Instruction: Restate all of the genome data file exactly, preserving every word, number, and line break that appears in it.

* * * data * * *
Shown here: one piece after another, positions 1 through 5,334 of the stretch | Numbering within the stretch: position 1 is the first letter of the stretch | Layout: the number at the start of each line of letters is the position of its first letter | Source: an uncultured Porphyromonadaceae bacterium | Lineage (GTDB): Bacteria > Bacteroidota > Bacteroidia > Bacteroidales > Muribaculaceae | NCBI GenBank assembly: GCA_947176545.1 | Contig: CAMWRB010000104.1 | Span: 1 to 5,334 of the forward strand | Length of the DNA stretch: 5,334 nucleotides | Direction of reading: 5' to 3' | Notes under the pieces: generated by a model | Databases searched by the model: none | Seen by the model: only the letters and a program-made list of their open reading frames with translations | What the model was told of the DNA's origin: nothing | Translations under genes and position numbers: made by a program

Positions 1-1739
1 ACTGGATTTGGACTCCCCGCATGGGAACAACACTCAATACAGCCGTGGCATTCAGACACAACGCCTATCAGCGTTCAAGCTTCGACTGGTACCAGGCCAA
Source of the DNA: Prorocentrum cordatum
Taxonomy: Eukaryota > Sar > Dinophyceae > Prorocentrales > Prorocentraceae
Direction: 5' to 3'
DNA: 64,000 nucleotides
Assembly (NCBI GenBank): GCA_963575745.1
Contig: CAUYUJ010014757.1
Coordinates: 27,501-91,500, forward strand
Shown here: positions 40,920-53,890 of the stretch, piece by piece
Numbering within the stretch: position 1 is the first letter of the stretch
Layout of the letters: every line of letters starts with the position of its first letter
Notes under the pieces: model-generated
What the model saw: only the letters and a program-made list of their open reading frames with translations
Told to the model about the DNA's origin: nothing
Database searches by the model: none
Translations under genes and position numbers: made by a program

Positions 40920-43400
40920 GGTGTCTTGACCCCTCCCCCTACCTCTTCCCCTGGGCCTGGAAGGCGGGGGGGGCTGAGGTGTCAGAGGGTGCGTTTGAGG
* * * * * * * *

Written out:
Shown here: one piece after another, positions 1 through 5,334 of the stretch | Numbering within the stretch: position 1 is the first letter of the stretch | Layout: the number at the start of each line of letters is the position of its first letter | Source: an uncultured Porphyromonadaceae bacterium | Lineage (GTDB): Bacteria > Bacteroidota > Bacteroidia > Bacteroidales > Muribaculaceae | NCBI GenBank assembly: GCA_947176545.1 | Contig: CAMWRB010000104.1 | Span: 1 to 5,334 of the forward strand | Length of the DNA stretch: 5,334 nucleotides | Direction of reading: 5' to 3' | Notes under the pieces: generated by a model | Databases searched by the model: none | Seen by the model: only the letters and a program-made list of their open reading frames with translations | What the model was told of the DNA's origin: nothing | Translations under genes and position numbers: made by a program

Positions 1-1739
1 ACTGGATTTGGACTCCCCGCATGGGAACAACACTCAATACAGCCGTGGCATTCAGACACAACGCCTATCAGCGTTCAAGCTTCGACTGGTACCAGGCCAA
Source of the DNA: Prorocentrum cordatum
Taxonomy: Eukaryota > Sar > Dinophyceae > Prorocentrales > Prorocentraceae
Direction: 5' to 3'
DNA: 64,000 nucleotides
Assembly (NCBI GenBank): GCA_963575745.1
Contig: CAUYUJ010014757.1
Coordinates: 27,501-91,500, forward strand
Shown here: positions 40,920-53,890 of the stretch, piece by piece
Numbering within the stretch: position 1 is the first letter of the stretch
Layout of the letters: every line of letters starts with the position of its first letter
Notes under the pieces: model-generated
What the model saw: only the letters and a program-made list of their open reading frames with translations
Told to the model about the DNA's origin: nothing
Database searches by the model: none
Translations under genes and position numbers: made by a program

Positions 40920-43400
40920 GGTGTCTTGACCCCTCCCCCTACCTCTTCCCCTGGGCCTGGAAGGCGGGGGGGGCTGAGGTGTCAGAGGGTGCGTTTGAGG